Archive for Fairness
Family Law Lawyer Colorado Springs: Equitable Distribution of Property
Equitable distribution is the distribution of property and debt obligations used by courts in most states when dividing marital property during divorce proceedings. Equitable distribution does not mean “equal” division – it means “fair” division. Instead of a strict fifty-fifty split in which each spouse receives exactly one-half of the property acquired during the marriage, the doctrine of equitable distribution is used to look at the future financial situation of each spouse after the termination of the marriage says Family Law Lawyer Colorado Springs. While equitable distribution is a flexible system, it is difficult to predict the actual outcome of distribution, because some of the factors that courts take into consideration when dividing property during equitable distribution are subjective.
Under the laws of equitable distribution, all real or personal property owned by either spouse separately or by both spouses jointly, may be distributed or divided in divorce, dissolution and legal separation says Family Law Lawyer Colorado Springs. The equitable division of property is not based on a specific formula, such as the fifty-fifty rule of community property, but is instead based on the premise of fairness.
Division of Assets
All property acquired before or during marriage by either or both spouses is subject to division. Any assets including income, dividends, rents, savings, real estate, bank, investment and brokerage accounts, boats, cars, art, and other property, real or personal, may be divided in dissolution, divorce or legal separation. The equitable or fair distribution of property can require the actual division of every asset acquired before or during marriage, or the division of all assets acquired during, but not before marriage, and the unequal distribution of any or all assets. Family Law Lawyer Colorado Springs says generally speaking, judges and commissioners focus only on the division of property acquired during marriage except in special circumstances.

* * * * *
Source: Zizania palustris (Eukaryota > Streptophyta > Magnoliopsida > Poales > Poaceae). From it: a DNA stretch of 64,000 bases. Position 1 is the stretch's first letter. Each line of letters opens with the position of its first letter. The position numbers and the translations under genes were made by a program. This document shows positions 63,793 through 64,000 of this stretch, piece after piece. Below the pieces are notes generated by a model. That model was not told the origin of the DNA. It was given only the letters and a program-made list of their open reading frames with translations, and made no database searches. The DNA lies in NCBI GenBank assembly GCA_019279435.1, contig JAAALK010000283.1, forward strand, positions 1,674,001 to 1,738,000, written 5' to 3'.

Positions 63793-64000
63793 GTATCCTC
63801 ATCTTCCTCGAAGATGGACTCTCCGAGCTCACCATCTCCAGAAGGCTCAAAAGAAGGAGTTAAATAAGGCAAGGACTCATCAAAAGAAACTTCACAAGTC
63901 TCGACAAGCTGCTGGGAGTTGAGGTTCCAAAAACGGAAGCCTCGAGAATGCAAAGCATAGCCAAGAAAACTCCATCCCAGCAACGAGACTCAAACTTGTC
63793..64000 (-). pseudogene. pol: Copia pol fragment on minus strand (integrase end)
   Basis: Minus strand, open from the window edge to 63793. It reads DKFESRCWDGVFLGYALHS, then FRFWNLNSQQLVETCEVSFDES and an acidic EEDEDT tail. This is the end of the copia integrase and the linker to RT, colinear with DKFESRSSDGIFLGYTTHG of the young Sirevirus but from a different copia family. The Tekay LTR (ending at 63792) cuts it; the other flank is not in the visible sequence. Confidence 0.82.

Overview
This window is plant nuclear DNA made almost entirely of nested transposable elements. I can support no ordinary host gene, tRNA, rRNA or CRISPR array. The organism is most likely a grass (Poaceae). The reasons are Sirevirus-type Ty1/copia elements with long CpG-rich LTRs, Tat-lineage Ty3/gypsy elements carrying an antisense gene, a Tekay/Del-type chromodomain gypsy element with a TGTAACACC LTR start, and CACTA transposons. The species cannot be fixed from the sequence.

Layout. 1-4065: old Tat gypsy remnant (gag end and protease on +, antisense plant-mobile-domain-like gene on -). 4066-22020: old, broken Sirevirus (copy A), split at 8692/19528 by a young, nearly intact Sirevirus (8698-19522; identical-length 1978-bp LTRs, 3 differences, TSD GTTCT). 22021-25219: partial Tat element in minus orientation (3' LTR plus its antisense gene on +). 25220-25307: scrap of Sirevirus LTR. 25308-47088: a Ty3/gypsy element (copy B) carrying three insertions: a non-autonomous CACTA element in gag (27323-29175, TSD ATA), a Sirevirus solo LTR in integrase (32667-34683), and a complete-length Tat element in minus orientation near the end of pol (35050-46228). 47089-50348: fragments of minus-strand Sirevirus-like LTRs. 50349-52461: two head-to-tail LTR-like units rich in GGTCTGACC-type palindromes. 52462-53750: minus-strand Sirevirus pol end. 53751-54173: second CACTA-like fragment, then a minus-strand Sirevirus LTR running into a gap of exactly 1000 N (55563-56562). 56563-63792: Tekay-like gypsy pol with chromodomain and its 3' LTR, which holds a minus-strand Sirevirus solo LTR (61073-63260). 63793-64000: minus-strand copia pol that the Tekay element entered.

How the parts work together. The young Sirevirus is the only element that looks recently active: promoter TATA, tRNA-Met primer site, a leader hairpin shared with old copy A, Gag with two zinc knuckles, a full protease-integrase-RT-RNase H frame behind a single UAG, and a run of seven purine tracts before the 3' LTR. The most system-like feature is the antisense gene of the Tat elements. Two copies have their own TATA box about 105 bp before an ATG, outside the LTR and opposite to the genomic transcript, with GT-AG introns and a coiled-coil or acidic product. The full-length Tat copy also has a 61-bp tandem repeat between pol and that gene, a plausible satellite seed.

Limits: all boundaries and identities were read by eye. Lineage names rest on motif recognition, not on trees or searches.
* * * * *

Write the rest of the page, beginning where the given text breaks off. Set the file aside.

It is important to remember that equitable distribution laws only apply in court. Before a judge determines the allocation of marital assets, the spouses have a chance to work this distribution out either on their own or through attorney negotiations. While equitable distribution laws should be kept in mind during negotiation, during negotiation the spouses are free to divide their property in the manner in which they see fit. If the spouses cannot agree on how to divide the property, a decision by a judge may result in a distribution which leaves both parties unhappy. In some cases, spouses may be able to divide a portion of their marital estate, and bring the remainder to the court to decide how to distribute the rest. In equitable distribution states it is difficult to predict the outcome of property division in divorce, dissolution or legal separation. All assets are subject to the court’s discretion however if you have separate property assets that you want the court to confirm as your own, gather all of the necessary evidence that proves you acquired the property before marriage and there are no special circumstances in your case that justify a judge or commissioner awarding any of the property to your husband. Alternatively Family Law Lawyer Colorado Springs reminds us that, consider negotiating your divorce settlement and the distribution of property so you can avoid the sometimes unpredictable and subjective decisions of family court judges and commissioners.